The word describes the process of accounting that will repay a loan over time. Residential buyers will most commonly be required to have an amortized mortgage.
When amortizing a fixed rate mortgage, the payment remains constant for the entire term but the allocation of what goes to principal and interest changes with each payment that is made. Since an amount of each payment retires the principal, the interest due on the next payment is calculated on the unpaid balance after the previous payment was made.
This means that an increasing amount is applied to principal on each payment while the amount owed in interest decreases. If normal payments are made each time, on time, the loan will be completely paid off at the end of the term.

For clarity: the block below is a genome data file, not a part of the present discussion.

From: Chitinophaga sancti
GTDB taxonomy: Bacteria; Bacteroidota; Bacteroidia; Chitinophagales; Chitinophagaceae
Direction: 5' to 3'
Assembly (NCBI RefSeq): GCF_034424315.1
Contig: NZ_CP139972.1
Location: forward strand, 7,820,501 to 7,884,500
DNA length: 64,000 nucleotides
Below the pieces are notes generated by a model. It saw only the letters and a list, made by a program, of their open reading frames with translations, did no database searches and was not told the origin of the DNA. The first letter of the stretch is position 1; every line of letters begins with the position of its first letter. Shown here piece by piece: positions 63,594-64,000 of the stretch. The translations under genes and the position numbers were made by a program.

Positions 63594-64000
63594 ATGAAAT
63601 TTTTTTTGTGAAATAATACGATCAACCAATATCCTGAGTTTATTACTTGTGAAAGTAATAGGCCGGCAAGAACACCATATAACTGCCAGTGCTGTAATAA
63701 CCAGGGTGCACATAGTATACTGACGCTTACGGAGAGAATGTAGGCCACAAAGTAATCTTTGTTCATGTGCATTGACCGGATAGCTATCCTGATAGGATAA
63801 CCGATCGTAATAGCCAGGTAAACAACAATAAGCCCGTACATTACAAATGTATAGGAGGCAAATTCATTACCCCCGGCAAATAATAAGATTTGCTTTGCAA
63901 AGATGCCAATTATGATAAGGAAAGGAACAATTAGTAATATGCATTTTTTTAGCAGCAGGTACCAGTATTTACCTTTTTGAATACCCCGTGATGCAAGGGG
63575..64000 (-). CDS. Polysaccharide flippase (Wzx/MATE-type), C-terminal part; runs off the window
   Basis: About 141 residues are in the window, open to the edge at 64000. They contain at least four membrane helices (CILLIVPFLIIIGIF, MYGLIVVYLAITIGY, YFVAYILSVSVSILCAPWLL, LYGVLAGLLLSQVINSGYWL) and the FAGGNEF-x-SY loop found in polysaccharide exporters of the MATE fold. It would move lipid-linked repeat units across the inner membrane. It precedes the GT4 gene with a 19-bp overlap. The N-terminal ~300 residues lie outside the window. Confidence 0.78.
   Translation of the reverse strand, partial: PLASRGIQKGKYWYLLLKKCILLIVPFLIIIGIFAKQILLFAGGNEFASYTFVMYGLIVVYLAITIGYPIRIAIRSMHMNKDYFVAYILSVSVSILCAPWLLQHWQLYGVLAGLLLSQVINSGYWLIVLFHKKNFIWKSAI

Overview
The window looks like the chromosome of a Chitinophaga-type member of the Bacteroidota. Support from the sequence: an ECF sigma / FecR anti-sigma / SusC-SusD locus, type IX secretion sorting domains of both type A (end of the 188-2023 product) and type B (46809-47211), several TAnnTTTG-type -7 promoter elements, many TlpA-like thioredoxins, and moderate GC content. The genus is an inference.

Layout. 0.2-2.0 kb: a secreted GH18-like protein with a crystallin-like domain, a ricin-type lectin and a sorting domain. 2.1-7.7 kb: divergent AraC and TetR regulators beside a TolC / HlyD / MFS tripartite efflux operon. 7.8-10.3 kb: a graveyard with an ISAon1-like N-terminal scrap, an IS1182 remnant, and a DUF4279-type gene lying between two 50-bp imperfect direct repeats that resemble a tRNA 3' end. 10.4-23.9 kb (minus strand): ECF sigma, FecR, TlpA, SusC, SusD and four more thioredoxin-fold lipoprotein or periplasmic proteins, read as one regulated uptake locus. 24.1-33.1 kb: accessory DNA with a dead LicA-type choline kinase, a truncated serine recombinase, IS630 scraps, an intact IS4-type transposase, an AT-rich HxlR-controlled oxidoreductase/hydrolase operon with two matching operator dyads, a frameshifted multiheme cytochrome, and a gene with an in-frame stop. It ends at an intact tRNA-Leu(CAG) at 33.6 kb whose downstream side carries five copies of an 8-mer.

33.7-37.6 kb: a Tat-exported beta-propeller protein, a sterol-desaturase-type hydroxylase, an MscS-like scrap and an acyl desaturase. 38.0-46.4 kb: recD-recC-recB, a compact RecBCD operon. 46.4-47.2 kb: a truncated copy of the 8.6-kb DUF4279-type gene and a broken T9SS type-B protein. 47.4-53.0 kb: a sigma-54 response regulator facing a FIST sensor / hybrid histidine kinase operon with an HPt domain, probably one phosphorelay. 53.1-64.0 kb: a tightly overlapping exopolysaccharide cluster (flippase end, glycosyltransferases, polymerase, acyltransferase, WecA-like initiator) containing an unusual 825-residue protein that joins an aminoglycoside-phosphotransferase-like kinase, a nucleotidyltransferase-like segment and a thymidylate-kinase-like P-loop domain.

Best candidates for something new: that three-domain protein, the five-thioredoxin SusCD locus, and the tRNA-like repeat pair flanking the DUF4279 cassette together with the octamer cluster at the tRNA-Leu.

You can see in the example of a mortgage of $200,000 at 3.25% for 30 years that it has a fixed principal and interest payment of $870.41. There is $541.67 due in interest with the first payment and the remainder is applied to principal leaving an unpaid balance of $199,671.25. Since the interest due in the second payment is based on a lower principal, a little more is applied to principal.
If you’d like to have an amortization schedule for a mortgage, click here and enter the information about the loan.